If this were the nineties, he’d already be a star.
That’s the power of video, that’s the power of a monoculture.
You won’t get it if you listen to the new single “Driver” on Spotify. You won’t even get it if you listen to the version of “Dark Four Door” on Spotify. But if you watch the above video, you’ll be closed!
Oh, I know, I know, some of you will say it’s manipulated, it’s over-dramatic, but somehow Billy Raffoul’s performance is the antidote to everything popular today. It’s simple, it’s one man and his guitar, singing from his gut, there’s an authenticity emerging from his soul.
But maybe it’s because he’s Canadian.
Canada is different. It’s harder to be gigantic, but it’s easier to get noticed, and the government supports you, such that there’s a broader swath of music making it, not just hip-hop and pop.
So you watch this video and want to see Raffoul live. A guy who didn’t bother to change his name to “Keys” or “Legend,” there’s no fakery involved.
And if you’re in the target demo, and I mean under the age of 25, if you’re not jaded, having seen it all, Raffoul speaks to you, and embodies the part, i.e. the girls want to get next to him and the boys want to be him. Never ever underestimate the power of one person and a guitar. If you can convey your story sans effects…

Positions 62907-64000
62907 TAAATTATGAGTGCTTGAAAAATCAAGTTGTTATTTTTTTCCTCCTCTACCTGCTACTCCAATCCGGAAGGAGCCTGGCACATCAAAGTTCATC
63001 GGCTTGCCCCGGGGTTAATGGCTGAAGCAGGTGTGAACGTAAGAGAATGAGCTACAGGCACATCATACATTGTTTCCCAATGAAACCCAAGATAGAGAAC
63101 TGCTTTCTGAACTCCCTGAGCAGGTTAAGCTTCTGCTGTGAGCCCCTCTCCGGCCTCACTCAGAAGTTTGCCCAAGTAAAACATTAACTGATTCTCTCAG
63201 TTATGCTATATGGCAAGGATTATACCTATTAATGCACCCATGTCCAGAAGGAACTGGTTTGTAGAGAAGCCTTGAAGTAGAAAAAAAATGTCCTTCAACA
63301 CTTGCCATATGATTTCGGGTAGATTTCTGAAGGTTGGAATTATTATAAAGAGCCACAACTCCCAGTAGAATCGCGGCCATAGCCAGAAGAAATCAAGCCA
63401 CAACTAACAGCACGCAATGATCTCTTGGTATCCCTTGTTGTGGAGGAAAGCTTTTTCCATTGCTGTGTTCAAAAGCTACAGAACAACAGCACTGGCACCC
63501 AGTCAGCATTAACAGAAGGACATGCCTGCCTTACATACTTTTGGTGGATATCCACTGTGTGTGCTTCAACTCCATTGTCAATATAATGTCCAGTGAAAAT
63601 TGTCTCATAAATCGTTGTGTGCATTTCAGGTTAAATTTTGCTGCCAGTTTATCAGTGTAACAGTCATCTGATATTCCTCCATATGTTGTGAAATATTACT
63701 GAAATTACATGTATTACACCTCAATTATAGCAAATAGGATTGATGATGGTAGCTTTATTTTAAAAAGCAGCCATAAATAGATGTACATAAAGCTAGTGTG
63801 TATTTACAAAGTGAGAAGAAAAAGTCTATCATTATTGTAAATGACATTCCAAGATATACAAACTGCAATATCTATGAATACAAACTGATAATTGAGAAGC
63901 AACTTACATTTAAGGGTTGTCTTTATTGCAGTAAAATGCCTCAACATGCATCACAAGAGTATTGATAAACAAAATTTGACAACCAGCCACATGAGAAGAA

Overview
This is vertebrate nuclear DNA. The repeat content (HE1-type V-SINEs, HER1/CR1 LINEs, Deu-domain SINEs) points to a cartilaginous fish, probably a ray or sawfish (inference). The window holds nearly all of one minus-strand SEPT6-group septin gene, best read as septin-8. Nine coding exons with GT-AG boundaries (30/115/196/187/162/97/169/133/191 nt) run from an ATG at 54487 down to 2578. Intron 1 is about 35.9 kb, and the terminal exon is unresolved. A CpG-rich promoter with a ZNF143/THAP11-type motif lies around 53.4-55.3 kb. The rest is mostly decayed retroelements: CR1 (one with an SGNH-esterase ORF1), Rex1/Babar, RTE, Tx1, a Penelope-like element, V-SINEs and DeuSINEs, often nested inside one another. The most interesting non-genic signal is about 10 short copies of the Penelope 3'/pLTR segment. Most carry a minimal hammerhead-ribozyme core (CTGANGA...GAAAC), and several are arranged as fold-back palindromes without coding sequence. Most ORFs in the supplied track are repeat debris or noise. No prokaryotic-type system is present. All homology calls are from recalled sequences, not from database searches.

Now you’ve got to credit Frank Ockenfels, who shot this clip. Everybody’s got a camera today, but few know how to use it. And without the swirling images too often employed in this supposedly short attention span era, you can’t take your eyes off of Raffoul, he’s all there is.
Now Raffoul may enter through the side door. He’s the featured vocalist on one track of Avicii’s new EP. And I won’t say it’s blown up, but in one week it’s had greater play than that of any of Raffoul’s cuts which have been in the marketplace longer. And the truth is today, anything that starts hot usually fails, not that Avicii’s EP can’t fail either, but now it’s not about bludgeoning the gatekeepers but penetrating the public consciousness, getting people familiar with a song/sound and having them spread the word and listen until it blows up.
So, it used to be the label pushed the button and you were a star. Or didn’t get off the starting line and failed miserably. But we knew your story, we knew you were coming.
And the truth is we still know hip-hop artists are coming, there’s a whole culture there.
But it’s nonexistent elsewhere. It’s like after a war. Bombed out, people numb, unable to pick up the pieces. Everybody but hip-hoppers and popsters missed the streaming memo.
But will acts like Billy Raffoul emerge in the aftermath? Acts you want to see not to clip your coupon but to bond with the emotion of live?
Time will tell.
But Billy’s a secret today.
He should be more than that.